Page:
Blame the West’s interventions for today’s terrorism

Tomahawk cruise missiles were launched last year from the USS Philippine Sea against targets in Syria. - EUROPEAN PRESSPHOTO AGENCY/FILE
Tomahawk cruise missiles were launched last year from the USS Philippine Sea against targets in Syria. – EUROPEAN PRESSPHOTO AGENCY/FILE

Outside powers have been crashing into the Middle East for more than a century. At first we presumed that people there would not mind, or even that they would welcome us. Ultimately we realized that our interventions were provoking hatred and violent turmoil. We took refuge in another comforting illusion: That no matter how awful the reaction was, it would be confined to the Middle East.

At least since the 9/11 attacks 14 years ago, it has been clear that this is fantasy. Terrorism and mass migration are bitter results of outside meddling in the Middle East. They will intensify.

Interventions multiply our enemies. Every village raid, every drone strike, and every shot fired in anger on foreign soil produces anti-Western passion. Some are shocked when that passion leads to violent reaction. They should not be. The instinct to protect one’s own, and to strike back against attackers, is older than humanity itself.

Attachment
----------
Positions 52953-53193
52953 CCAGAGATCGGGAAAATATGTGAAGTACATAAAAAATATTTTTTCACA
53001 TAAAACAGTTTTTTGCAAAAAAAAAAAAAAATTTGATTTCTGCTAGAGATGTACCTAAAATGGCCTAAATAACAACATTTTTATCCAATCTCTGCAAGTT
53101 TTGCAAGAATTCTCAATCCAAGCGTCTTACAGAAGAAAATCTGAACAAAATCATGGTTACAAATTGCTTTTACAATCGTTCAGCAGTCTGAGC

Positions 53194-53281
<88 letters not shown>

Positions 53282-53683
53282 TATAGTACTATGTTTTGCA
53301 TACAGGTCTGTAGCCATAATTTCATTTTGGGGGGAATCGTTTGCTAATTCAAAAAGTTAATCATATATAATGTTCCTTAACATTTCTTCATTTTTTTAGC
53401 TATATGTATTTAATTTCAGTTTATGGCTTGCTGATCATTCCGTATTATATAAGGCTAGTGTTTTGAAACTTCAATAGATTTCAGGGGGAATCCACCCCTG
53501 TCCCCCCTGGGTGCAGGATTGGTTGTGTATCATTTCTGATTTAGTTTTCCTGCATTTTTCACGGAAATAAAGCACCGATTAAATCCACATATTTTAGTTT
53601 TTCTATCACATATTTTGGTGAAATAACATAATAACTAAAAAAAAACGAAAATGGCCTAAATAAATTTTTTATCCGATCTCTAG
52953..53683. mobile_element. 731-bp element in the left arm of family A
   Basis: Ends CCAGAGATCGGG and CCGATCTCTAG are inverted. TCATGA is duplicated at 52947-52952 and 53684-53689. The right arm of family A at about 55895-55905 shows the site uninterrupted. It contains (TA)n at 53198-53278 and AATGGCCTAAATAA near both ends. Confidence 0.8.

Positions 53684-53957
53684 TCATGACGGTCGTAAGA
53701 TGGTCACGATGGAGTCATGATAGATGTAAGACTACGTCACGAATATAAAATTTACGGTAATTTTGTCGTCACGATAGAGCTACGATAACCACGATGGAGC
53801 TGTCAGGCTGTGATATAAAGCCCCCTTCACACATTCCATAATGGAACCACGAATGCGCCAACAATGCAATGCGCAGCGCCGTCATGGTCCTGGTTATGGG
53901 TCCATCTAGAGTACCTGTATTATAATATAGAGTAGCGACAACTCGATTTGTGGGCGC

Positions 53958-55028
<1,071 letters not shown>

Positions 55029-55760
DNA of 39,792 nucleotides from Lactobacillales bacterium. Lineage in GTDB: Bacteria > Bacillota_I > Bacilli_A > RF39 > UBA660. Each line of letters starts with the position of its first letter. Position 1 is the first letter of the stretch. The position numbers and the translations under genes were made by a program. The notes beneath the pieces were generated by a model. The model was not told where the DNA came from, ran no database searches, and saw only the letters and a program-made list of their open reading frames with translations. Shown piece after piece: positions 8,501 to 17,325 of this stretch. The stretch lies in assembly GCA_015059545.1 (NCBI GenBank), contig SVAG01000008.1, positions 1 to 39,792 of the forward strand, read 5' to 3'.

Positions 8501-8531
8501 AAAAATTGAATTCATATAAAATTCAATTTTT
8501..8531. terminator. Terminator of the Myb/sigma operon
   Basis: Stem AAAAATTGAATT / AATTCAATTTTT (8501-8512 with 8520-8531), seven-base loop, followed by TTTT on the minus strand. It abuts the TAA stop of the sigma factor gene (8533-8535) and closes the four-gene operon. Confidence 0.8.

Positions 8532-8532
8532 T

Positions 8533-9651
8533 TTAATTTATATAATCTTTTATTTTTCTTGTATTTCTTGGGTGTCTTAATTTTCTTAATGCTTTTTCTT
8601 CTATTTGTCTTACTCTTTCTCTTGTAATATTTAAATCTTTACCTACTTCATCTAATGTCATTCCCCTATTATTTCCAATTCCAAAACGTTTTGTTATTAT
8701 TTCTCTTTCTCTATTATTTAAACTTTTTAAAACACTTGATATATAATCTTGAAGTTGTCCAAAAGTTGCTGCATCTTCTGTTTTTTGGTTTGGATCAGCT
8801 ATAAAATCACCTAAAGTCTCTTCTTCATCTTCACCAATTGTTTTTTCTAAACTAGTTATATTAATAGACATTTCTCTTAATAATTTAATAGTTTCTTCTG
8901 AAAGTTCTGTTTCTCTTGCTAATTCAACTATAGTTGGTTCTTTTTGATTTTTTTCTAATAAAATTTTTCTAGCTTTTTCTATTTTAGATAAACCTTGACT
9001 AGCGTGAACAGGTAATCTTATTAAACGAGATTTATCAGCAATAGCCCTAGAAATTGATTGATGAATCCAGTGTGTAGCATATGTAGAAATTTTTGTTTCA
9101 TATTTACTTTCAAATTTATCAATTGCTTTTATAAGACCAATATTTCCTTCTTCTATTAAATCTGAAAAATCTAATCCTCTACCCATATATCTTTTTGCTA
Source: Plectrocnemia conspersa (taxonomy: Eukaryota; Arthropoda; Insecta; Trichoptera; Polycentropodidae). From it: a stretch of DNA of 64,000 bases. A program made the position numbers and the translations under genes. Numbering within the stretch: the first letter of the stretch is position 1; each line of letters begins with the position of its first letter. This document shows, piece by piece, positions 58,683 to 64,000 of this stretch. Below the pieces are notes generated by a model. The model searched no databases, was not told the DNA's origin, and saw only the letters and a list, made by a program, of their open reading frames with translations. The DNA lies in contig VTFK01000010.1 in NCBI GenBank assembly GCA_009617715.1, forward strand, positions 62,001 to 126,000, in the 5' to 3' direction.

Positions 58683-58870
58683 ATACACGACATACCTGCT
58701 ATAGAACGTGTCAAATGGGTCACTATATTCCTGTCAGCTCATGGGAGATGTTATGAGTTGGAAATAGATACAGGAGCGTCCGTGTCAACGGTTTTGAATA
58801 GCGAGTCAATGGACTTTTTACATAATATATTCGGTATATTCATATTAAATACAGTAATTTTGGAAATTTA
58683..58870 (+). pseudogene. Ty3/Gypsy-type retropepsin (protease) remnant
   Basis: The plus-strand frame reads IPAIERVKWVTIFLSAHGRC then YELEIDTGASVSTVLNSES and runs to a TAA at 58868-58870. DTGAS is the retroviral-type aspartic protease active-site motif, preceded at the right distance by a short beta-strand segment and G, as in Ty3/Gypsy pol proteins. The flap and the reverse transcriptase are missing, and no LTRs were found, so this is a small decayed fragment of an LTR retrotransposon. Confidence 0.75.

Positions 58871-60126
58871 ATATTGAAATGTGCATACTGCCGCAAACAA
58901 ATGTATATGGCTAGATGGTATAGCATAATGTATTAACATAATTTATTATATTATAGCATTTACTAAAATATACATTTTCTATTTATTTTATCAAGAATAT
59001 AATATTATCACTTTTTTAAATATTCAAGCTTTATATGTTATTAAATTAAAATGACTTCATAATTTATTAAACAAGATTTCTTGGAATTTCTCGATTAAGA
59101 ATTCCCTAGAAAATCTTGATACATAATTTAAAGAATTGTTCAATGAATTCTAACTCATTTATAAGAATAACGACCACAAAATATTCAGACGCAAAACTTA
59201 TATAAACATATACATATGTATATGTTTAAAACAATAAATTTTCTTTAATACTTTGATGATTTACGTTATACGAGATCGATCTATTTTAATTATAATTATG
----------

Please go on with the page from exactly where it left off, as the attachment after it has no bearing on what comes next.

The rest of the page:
Horrific terror assaults cannot be justified as any kind of self-defense. Their savagery is inexcusable by all legal, political, and moral standards. But they do not emerge from nowhere. In countries that have been invaded and bombed, some people thirst for bloody revenge.

It was never realistic for the West — the invading world — to imagine that it is an impregnable fortress, or an island, or a planet apart from the regions its armies invade. This is especially true of Europe, which is literally just a long walk from the conflict zone. Now that Russia has joined the list of intervening powers, it too is vulnerable. So is the United States. We are further away and protected by oceans, but in the modern world, that is not enough. Blowback is now global.

Violent intervention always leaves a trail of “collateral damage” in the form of families killed, homes destroyed, and lives wrecked. Usually this is explained as mistaken or unavoidable. That does nothing to reduce the damage — or the anger that survivors pass down through generations.

A new terror attack inside the United States is likely. When it happens, how will Americans respond? If the past is any guide, we will clamor to fight the evil-doers. This will be described not as aggression, but as reaction and forward defense.

A strategy based on invading or bombing might make sense if the number of militants were finite. It is not. Terror groups in the Middle East are attracting recruits faster than they can process them. Killing some creates more, not fewer.

Countries, nations, and peoples must shape their own fates. Often they do so by reacting to oppression. Religion kept Europe in the Dark Ages for a thousand years. Russians and Chinese accepted brutal Communist rule for generations. Violent extremism in the Middle East will end only when people who live there end it. That cannot begin to happen until outsiders leave the region to its own people. The Middle East will not stabilize until its people are allowed to act for themselves, rather than being acted upon by others.